Thanksgiving 2008

I just wanted to take a moment to wish everyone a Happy Thanksgiving, and also to thank all of you who make WPR and this blog a part of your regular reading. I know how crowded the online media landscape is, because I spend quite a bit of time navigating it each day. Which makes your continued support all the more gratifying.

I mentioned to Hampton that there are a few days out of the year that are especially tough for an expat, and Thanksgiving is definitely one of them. I’ve tried to explain the essence of what the holiday means on countless occasions in the years I’ve been here in France, and the difficulty people have in placing it underlines how American a holiday it really is. One friend called it a second July 4th, and got annoyed when I tried to make the distinction between commemorating the origins of a cultural, as opposed to a political, identity. Others expressed surprise when I explained that the unspoken Golden Rule of Thanksgiving is to invite anyone who doesn’t have a place to go, or who is away from home, to share in the warmth of what they had taken for an insular, family occasion. Still others criticized the emphasis on abundance, unaware that what they considered a wasteful meal actually finds its way into countless turkey sandwiches and leftover plates throughout the holiday weekend. And of course none can pass up a mention of the fate of the Indians at that original Thanksgiving meal. Perhaps this year, my traditional explanation over the years will fall on more sympathetic ears: that while America has often failed to live up to its ideals, it has never abandoned the effort to do so.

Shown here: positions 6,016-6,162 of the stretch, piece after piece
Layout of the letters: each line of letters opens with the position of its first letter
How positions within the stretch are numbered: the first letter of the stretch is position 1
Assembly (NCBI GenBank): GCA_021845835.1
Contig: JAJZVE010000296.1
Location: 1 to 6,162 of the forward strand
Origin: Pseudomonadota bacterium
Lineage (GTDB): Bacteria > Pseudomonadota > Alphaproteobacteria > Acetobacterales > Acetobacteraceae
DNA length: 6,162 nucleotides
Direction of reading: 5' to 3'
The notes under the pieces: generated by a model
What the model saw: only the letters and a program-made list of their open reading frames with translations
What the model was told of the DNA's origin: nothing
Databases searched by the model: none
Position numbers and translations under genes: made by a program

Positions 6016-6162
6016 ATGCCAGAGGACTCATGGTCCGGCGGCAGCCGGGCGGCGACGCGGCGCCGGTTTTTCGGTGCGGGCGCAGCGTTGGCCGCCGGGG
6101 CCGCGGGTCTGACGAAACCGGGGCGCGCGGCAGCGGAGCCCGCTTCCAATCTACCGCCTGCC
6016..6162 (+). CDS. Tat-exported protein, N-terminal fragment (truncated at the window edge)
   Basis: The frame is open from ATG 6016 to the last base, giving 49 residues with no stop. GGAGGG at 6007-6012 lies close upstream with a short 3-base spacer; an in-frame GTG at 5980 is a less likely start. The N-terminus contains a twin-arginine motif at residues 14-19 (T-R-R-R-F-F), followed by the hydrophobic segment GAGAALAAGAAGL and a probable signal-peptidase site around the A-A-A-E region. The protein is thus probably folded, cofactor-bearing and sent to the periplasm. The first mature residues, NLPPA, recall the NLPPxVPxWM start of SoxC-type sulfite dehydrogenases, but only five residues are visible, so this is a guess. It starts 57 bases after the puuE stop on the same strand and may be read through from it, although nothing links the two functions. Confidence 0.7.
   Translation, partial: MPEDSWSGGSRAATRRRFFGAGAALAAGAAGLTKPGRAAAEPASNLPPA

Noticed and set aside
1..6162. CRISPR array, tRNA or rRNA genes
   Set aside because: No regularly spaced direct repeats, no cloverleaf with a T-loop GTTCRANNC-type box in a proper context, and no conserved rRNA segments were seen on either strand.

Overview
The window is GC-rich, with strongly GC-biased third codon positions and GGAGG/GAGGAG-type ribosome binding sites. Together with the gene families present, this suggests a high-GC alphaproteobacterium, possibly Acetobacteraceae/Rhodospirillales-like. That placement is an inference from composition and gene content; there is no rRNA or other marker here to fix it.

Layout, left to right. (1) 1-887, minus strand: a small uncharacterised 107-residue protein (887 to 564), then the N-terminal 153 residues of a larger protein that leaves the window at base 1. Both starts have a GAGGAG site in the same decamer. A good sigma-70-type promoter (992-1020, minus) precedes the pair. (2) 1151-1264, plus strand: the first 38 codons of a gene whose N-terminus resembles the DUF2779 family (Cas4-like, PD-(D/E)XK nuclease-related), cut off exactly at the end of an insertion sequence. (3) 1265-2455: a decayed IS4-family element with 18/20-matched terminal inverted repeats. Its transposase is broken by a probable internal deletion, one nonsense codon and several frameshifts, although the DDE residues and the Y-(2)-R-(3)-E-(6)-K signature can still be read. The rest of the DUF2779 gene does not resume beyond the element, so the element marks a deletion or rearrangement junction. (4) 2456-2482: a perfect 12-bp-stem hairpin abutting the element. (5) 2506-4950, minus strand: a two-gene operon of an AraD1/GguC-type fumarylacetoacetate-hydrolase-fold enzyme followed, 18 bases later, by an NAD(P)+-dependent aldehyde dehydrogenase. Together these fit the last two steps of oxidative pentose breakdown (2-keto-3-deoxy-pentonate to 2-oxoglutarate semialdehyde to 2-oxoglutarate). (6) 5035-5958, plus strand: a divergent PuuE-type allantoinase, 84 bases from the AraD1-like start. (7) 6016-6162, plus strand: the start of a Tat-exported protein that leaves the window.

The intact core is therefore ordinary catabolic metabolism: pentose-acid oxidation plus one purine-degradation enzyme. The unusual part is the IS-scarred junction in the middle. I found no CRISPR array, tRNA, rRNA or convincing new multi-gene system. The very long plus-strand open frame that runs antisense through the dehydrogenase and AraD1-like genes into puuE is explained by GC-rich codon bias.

Between the challenges at home and abroad, there are many reasons to fear the worst these days. But today is a reminder that our national identity was born in adversity, and has overcome many historic challenges in the years since. It’s also a moment to remember that from the very beginning, our cultural narrative places an emphasis on the ways in which our fate is interwoven with the goodwill of other nations and peoples. That’s probably never been more true than today. Fortunately, the American narrative remains a compelling one for people around the globe. And despite the troubled horizon, we still have a great deal to be thankful for.

Happy Thanksgiving, everyone.

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